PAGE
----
While most of Britain lives in the 21st century, sizeable pockets remain firmly rooted in the past. My child's 11-plus result has arrived. "The 11-plus is a fair test," assert its supporters in the local newspaper.
"Every child sits the same test. What could be fairer?"
But not every child receives the same cramming for the test. (Past paper practice is strictly limited in state sector primaries, but is unregulated in independent preparatory schools.) Many parents cannot afford to pay for private tuition or to buy the sample question packs that fly off the shelves in W H Smith.
One hundred and sixty-four grammar schools may not seem a huge number - although it's the same as when you came to power six years ago - but according to Radio 4's The Learning Curve, a fifth of secondary school children are affected by the 11-plus system. The knock-on effects mean that for every child who passes, many more end up in "sink" schools. I know, because I used to teach in a secondary modern school in a deprived area.
Most children enter secondary moderns with a sense of failure; like their 11-plus test score, they are "not good enough" for anything better. They need the best teachers to help rebuild their self-esteem. While there were outstanding teachers at my school, there weren't enough. To pick someone up, restore their faith in themselves and deal with the disproportionate number of children with behavioural problems in schools in deprived areas, you have to be super-human. Most of us are human.
As the author Terry Deary put it: "If we give the 'high ability' pupils the first-rate teachers, then what do we do with the second-rate teachers? Do we give the 'medium and low ability pupils' the second-rate teachers?" (The TES, September 22, 2000). The use of inverted commas around the descriptions of pupil 'ability' is especially apt. There is no correlation between children's 11-plus scores and their GCSE results. How do I know? I teach in a grammar school. This lack of correlation begs the question: what do the 11-plus tests test?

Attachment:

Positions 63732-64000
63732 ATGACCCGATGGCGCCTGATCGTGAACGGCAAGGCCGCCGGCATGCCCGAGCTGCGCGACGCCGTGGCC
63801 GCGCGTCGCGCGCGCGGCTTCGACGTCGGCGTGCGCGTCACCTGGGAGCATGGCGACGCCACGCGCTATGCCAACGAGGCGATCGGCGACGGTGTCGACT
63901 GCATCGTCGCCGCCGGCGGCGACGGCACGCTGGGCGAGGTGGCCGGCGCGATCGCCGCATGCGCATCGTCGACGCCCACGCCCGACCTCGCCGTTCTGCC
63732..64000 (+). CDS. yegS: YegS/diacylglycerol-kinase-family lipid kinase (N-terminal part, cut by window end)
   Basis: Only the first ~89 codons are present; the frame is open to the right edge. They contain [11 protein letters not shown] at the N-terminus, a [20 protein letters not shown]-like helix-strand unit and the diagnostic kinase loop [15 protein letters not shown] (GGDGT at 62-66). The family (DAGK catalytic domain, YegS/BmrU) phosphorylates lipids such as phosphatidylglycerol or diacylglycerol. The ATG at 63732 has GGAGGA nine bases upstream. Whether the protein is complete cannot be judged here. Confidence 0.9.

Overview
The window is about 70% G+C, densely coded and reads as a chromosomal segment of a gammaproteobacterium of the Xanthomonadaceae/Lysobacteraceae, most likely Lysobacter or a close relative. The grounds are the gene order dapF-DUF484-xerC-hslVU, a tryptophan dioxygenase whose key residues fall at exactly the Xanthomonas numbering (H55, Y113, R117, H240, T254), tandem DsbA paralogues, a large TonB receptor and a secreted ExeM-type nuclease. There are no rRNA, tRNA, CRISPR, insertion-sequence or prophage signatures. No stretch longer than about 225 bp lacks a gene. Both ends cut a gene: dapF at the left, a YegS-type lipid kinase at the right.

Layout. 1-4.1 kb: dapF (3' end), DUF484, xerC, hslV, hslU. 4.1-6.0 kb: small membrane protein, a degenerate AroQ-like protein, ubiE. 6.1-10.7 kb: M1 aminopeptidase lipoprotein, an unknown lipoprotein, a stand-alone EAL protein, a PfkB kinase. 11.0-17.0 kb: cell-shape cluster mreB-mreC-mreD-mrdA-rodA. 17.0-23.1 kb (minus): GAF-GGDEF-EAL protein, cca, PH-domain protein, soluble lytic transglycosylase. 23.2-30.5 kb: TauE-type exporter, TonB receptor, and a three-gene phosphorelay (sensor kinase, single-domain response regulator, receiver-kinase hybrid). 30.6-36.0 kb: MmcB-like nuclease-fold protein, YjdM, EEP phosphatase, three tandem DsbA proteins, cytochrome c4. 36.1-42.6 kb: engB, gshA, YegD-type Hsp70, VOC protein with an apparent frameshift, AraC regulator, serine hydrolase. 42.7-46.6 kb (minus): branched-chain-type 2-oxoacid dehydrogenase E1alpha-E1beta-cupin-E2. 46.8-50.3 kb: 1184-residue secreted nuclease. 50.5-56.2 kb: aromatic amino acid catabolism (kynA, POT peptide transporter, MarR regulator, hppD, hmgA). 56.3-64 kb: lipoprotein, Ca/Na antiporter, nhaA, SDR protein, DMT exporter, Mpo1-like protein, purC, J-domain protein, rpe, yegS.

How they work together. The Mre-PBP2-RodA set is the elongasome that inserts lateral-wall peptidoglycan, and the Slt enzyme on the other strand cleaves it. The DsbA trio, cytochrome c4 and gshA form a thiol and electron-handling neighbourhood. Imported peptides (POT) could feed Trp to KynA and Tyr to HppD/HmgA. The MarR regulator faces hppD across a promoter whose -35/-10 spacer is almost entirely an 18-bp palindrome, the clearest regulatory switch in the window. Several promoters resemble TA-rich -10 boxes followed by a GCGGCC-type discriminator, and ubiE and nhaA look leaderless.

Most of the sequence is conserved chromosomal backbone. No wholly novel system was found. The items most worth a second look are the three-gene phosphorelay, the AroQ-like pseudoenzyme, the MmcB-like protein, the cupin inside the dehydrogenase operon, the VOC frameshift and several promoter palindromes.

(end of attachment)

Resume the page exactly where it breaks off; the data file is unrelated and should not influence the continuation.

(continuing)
And while you are welcome to call me a hypocrite, Tony, for working in a system I believe is wholly unjust, I did do something to stop children having to suffer this ordeal. I heeded David Blunkett's words ("Read my lips. No selection under a Labour government") and voted for you. I may have thrown my principles out of the window once I had my own children (after 15 years of teaching other people's in challenging inner-city schools), but I voted for you to take courageous decisions for the greater good on my behalf.
And now divine retribution has arrived. My child has failed the 11-plus, along with a small handful of classmates. Come September, they will no longer walk to their local school with their friends. Instead, they will I what? Like me, their parents are pulling their hair out trying to decide whether their children should take the bus to the mediocre school a few miles away or the slightly less mediocre school several towns away.
It is my fault. I could have moved to an area without the exam. But, like most teachers, I assumed my child would pass. The appeals process has brought yet more anguish. I felt sick all morning, full of admiration for the three members of the appeals panel who kindly agreed to listen to my evidence that my child is suitable for a grammar school place. As I tried to read my letter of appeal without trembling, I kept noticing the box of tissues in front of me. Tissues to catch the tears of hundreds of parents who should never have been put in this position.
These tears, though, are nothing compared to the crying inside of the secondary modern pupils "scarred for life" - your description, Tony, of people you knew who were rejected at 11.
So, was my child's appeal for a grammar school place successful? Do you care?
The writer is a head of department in the north of England. She writes under a pseudonym